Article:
From race to finished production, it takes Johnson about two days to produce a video. Filming and editing take up the first day, and the second day is spent adding the sound effects, voiceover and music. Johnson takes advantage of the spontaneity of the racing, for example running instant replays on passing maneuvers, which, of course, occur purely by chance. For the Lancia 037 incident, Johnson inserted an instant replay of the hit and, post-race, produced close-up shots of the aftermath.
Full calendar of events
In addition to the DRC series, Johnson conducts the Tournament Series and King of the Mountain (KotM) modified car series. He has also run special single-marque tournaments. A Ferrari Tournament run in early 2020 has earned more than a million views, while the Lamborghini Tournament from last spring has nearly a quarter-million views.
The DRC and Tournament races both use Johnson’s own cars, with many of the racer names submitted by viewers. The KotM, however, runs with modified cars sent in by viewers. Running contrary to Colin Chapman’s renowned “add lightness, then simplify” philosophy, these racers add heaviness to maximize gravity’s effect. Finding the optimal weight is the key, as the heaviest car does not always win.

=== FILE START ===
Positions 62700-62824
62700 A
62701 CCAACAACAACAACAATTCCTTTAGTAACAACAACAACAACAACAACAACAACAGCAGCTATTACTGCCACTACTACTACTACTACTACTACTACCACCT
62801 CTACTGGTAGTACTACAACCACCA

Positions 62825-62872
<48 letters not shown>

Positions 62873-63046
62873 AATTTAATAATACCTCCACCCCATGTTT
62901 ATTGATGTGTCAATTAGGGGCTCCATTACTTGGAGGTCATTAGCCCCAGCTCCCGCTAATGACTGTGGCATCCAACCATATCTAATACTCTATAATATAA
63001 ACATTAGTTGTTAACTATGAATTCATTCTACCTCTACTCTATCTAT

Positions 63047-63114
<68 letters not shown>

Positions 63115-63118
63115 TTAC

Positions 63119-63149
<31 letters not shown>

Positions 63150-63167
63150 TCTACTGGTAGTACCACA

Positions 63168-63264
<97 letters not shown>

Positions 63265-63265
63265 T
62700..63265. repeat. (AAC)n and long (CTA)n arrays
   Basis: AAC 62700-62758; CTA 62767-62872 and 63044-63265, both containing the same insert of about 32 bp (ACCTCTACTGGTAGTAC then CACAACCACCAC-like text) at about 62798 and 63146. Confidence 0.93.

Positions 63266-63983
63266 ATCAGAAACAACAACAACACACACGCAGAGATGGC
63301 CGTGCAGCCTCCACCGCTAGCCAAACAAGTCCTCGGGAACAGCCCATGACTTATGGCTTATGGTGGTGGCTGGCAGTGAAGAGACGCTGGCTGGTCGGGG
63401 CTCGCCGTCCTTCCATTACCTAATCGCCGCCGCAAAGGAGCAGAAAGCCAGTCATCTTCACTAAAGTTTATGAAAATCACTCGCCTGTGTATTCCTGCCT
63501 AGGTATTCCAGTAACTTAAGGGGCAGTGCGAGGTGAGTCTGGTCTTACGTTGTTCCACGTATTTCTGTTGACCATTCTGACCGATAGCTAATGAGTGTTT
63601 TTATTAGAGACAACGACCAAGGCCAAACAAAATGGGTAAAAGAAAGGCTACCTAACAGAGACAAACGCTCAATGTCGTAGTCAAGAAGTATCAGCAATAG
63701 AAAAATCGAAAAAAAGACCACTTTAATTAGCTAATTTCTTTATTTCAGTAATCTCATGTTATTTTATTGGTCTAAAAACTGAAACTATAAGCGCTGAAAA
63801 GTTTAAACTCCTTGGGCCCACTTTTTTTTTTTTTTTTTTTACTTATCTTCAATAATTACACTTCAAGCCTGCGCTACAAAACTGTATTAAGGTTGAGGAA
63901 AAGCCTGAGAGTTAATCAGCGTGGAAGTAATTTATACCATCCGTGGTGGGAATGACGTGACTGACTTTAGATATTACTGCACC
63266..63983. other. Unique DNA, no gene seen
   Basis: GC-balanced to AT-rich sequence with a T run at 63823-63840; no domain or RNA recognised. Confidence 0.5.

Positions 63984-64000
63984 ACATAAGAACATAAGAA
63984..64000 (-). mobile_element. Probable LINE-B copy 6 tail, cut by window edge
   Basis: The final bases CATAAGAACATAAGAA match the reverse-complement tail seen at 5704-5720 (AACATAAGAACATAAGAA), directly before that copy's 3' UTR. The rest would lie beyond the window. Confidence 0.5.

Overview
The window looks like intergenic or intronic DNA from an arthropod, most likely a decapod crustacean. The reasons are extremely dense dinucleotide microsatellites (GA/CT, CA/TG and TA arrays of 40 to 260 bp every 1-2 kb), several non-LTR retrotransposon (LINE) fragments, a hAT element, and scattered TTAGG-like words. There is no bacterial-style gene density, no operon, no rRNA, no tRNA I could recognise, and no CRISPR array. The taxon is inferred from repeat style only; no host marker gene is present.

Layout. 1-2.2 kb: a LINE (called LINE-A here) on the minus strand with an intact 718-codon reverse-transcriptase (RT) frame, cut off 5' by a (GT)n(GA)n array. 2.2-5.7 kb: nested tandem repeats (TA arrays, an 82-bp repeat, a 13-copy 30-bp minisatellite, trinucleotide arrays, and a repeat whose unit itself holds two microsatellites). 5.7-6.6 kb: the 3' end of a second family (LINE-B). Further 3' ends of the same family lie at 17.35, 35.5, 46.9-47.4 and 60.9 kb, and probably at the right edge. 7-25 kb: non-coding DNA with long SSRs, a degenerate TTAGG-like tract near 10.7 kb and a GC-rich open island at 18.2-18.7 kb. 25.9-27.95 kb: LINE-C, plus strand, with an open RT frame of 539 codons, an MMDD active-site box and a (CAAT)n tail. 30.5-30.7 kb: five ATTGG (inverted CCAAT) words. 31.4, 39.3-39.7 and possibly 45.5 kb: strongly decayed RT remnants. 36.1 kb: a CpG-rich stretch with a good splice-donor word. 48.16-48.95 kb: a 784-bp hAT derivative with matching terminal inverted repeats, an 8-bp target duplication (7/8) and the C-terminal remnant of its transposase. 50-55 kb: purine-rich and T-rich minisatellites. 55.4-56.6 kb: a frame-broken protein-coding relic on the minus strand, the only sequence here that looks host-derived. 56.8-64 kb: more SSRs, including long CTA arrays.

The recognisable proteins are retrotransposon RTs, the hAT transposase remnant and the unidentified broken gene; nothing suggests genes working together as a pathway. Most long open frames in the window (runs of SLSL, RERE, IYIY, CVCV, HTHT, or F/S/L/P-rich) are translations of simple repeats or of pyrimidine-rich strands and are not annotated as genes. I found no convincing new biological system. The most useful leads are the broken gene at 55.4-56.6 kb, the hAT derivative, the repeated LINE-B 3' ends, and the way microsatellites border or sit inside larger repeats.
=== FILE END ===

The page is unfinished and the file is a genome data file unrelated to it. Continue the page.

Johnson points out that a standard current Hot Wheels car has a metal body on a plastic base and weighs about 30 grams, or a little over an ounce, The all-metal Hot Wheels Premium cars weigh about 45-50 grams. Because the rubber tires on those cars are not suitable for racing, Johnson swaps them out for the standard models’ plastic wheels.
Adopting a practice by Team Penske and Mark Donohue for the race team’s conquering Trans-Am Camaros in the late 1960s, KotM racers add weight at specific parts of their cars to optimize balance.
“The people who know what they’re doing will smooth out wheels, polish axles, add weight and add graphite to the wheels,” says Johnson. “It’s kind of like Pinewood Derby racing,” he adds, citing the famous Boy Scouts of America gravity racers.